A competency driven, shared academic-health-care partnership model has the potential to gradually replace the traditional model of clinical nursing education in the future. The tradition-bound model is no longer sufficient to adequately prepare nurses with the complex skills required to safely transition into a dynamic health care environment. A partnership model offers opportunities to bridge health care delivery gaps by creating a novel yet realistic, sustainable, and cost-effective program that prepares students to enter the nursing workforce as competent and confident providers.


To achieve this goal, a paradigm shift in the level of collaboration between academia and practice partners needs to occur. Both parties need to share responsibility for preparing a diverse nursing workforce. In this paradigm shift, students are viewed as assets to the organization and collaborate as members of the health care team. Students work collaboratively with members of the team, increasing responsibilities as they demonstrate continued growth in knowledge and competence. Student progression is individualized and not limited by course and semester boundaries. Knowledge progression and skills for application to practice could be delivered and evaluated using novel approaches augmented by technology that engages the learner in authentic, brain-based immersive experiences (Forneris, 2020; Forneris & Fey, 2018).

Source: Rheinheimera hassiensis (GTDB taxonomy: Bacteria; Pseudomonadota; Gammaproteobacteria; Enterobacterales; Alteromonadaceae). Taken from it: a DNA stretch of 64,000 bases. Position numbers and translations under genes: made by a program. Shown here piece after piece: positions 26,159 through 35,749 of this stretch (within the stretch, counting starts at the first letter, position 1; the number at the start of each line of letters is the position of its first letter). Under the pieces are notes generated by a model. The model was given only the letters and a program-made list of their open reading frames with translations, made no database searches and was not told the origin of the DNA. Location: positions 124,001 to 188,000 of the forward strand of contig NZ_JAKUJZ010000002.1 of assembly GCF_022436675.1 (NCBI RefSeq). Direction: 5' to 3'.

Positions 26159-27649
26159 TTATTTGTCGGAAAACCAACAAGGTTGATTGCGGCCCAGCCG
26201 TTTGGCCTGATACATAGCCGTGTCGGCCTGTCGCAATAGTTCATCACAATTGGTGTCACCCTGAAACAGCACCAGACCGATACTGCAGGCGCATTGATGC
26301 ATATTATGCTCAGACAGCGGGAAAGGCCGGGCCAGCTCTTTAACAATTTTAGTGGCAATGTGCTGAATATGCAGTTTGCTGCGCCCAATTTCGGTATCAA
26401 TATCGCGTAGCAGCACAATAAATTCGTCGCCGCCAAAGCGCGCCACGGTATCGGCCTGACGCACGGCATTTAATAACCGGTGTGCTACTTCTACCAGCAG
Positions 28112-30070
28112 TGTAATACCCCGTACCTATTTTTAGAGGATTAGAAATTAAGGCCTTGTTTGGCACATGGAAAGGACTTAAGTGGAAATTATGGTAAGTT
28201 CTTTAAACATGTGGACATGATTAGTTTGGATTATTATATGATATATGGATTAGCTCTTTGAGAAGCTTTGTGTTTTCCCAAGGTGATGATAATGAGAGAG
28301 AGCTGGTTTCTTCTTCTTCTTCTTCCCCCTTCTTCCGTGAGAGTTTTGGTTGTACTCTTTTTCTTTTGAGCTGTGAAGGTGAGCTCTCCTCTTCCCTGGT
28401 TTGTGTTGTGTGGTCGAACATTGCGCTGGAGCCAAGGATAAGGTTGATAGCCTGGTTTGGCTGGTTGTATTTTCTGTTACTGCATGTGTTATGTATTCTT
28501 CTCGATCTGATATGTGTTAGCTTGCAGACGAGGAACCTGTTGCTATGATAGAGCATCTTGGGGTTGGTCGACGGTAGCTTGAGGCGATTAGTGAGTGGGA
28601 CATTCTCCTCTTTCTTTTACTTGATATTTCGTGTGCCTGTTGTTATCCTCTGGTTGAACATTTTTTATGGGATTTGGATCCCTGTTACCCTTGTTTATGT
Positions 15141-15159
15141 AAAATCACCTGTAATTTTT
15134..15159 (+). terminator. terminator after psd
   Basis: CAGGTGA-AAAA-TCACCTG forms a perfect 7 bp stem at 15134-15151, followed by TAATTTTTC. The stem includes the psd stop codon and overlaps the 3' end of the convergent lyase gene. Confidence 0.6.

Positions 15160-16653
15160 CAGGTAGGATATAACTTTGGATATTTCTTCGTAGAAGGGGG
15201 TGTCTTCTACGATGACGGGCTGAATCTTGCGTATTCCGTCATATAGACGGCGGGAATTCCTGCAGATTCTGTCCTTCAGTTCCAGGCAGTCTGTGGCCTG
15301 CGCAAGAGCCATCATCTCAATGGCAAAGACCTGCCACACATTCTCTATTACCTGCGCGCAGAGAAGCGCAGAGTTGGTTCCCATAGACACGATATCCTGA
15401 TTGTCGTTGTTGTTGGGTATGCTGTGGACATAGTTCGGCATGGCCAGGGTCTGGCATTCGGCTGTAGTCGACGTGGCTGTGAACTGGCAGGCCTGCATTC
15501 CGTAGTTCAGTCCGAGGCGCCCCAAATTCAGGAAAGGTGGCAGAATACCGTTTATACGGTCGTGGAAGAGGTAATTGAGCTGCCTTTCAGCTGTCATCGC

Preparing the future workforce using time-variable, competency-based education operationalized through a shared academic-health care agency partnership model offers an alternative approach to advancing nursing education. Implementation of this type of model will require collaboration of leaders across all levels of health care and a major paradigm shift to shared accountability for cocreating an educational model to prepare the future health care workforce. Research programs and resources must be allocated toward competency assessment, evaluation, and validation measures. Ultimately, a time-variable, or simply starting with a rigorous competency-based education model, offers the potential to reshape nursing education for the next generation of nurses and promote retention of a qualified, confident, competent, agile, and diverse nursing workforce.